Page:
In the past, hospitals could reopen past cost reports to claim bad debt reimbursements from prior fiscal years, based on new and material information.  However, MACs have been more restrictive regarding this practice.  Additionally, reimbursement for Medicare bad debt eventually may be discontinued given Medicare budget cuts.

Thus, taking steps to accurately and efficiently identify reimbursable bad debts is particularly important now while the funds are still available.  The complexity of data collection contributes to denials and missed reimbursement opportunities.  Critical measures include keeping accurate records, maintaining standard procedures and required elements, engaging in mock audit procedures, and tracking throughout the year.

Healthcare entities should proactively educate their executives and board members about new requirements and financial reporting impacts related to the implementation of the Financial Accounting Standards Board’s Accounting Standards Codification (ASC) Topic 606, Revenue from Contracts with Customers.  Restrictions on what may be reported as bad debt and the fundamental changes to the way in which hospitals recognize revenue based on the new accounting standard will need to be considered for cost reporting purposes.  Hospitals should review their bad debt policies and determine if changes are necessary due to the introduction of the implicit price concession concept.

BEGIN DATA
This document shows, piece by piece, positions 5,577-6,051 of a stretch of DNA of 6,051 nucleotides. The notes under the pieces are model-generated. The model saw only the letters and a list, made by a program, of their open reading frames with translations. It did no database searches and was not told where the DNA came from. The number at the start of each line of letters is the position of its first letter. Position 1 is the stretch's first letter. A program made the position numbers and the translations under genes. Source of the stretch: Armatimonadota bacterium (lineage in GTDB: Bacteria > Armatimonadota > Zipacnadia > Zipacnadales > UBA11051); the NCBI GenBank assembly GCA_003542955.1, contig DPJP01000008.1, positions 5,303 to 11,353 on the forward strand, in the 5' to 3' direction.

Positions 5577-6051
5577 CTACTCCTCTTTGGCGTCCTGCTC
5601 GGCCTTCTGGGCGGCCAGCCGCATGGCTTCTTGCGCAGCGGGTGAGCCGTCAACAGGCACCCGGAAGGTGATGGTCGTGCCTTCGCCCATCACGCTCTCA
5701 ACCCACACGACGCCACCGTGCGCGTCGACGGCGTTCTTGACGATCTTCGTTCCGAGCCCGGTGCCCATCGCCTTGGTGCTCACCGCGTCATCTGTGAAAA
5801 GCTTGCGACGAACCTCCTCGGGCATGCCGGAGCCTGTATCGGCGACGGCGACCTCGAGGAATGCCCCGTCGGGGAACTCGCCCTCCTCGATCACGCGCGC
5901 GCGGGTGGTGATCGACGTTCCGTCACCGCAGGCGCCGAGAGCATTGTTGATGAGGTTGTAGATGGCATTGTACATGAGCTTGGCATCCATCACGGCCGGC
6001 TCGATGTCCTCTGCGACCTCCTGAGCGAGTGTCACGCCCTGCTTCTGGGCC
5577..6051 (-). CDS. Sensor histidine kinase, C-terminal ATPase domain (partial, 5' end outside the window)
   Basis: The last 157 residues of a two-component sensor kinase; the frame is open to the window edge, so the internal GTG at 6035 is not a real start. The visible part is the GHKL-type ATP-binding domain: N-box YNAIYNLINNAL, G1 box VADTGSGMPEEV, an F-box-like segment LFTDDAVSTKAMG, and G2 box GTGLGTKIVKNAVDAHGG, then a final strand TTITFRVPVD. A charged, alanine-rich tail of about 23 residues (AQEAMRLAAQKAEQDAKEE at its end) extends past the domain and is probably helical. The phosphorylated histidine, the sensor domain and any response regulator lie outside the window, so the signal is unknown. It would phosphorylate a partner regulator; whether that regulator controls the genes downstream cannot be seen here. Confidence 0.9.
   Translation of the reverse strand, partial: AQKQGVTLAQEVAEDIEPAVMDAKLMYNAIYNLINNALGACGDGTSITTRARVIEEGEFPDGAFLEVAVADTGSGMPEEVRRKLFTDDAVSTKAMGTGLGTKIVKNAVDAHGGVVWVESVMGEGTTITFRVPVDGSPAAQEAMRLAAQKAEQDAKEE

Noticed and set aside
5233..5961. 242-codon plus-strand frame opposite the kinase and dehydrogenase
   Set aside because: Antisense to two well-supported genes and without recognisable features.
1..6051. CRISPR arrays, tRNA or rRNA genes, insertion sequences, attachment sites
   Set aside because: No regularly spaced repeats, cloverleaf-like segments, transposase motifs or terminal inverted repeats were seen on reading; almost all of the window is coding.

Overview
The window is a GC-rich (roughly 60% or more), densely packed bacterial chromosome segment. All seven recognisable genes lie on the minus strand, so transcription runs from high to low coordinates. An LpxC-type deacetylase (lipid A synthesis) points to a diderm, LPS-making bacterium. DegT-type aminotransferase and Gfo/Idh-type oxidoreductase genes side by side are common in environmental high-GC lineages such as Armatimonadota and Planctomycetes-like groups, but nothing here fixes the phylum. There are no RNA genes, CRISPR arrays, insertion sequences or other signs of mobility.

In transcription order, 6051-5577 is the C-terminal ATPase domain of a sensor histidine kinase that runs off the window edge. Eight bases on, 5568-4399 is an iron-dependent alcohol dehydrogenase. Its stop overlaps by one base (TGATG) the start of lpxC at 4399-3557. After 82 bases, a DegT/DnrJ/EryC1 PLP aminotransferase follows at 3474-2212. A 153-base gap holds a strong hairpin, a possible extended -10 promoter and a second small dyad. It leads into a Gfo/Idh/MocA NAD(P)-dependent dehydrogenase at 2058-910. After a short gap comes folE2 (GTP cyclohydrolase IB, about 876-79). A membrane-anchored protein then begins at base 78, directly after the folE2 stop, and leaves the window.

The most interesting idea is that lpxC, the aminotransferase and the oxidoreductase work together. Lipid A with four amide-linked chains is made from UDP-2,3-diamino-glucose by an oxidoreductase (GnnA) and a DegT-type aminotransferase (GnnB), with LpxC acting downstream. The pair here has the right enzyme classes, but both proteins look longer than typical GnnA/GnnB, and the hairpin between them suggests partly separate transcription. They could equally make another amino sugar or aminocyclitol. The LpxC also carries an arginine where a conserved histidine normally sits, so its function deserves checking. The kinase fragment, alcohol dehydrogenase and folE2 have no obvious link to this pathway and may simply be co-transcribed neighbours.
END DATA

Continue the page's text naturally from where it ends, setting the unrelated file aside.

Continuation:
PYA’s team of healthcare industry experts can help optimize Medicare bad debt reimbursement for your facility (in compliance with regulations), assist with cost reporting, develop best practices related to bad debt policy and procedures, perform mock audits, or advise on other reimbursement matters.  For more information, or if you would like assistance with any matter involving reimbursement, healthcare compliance, or financial reporting, contact a PYA executive below at (800) 270-9629.


© 2019 PYA
No portion of this article may be used or duplicated by any person or entity for any purpose without the express written permission of PYA.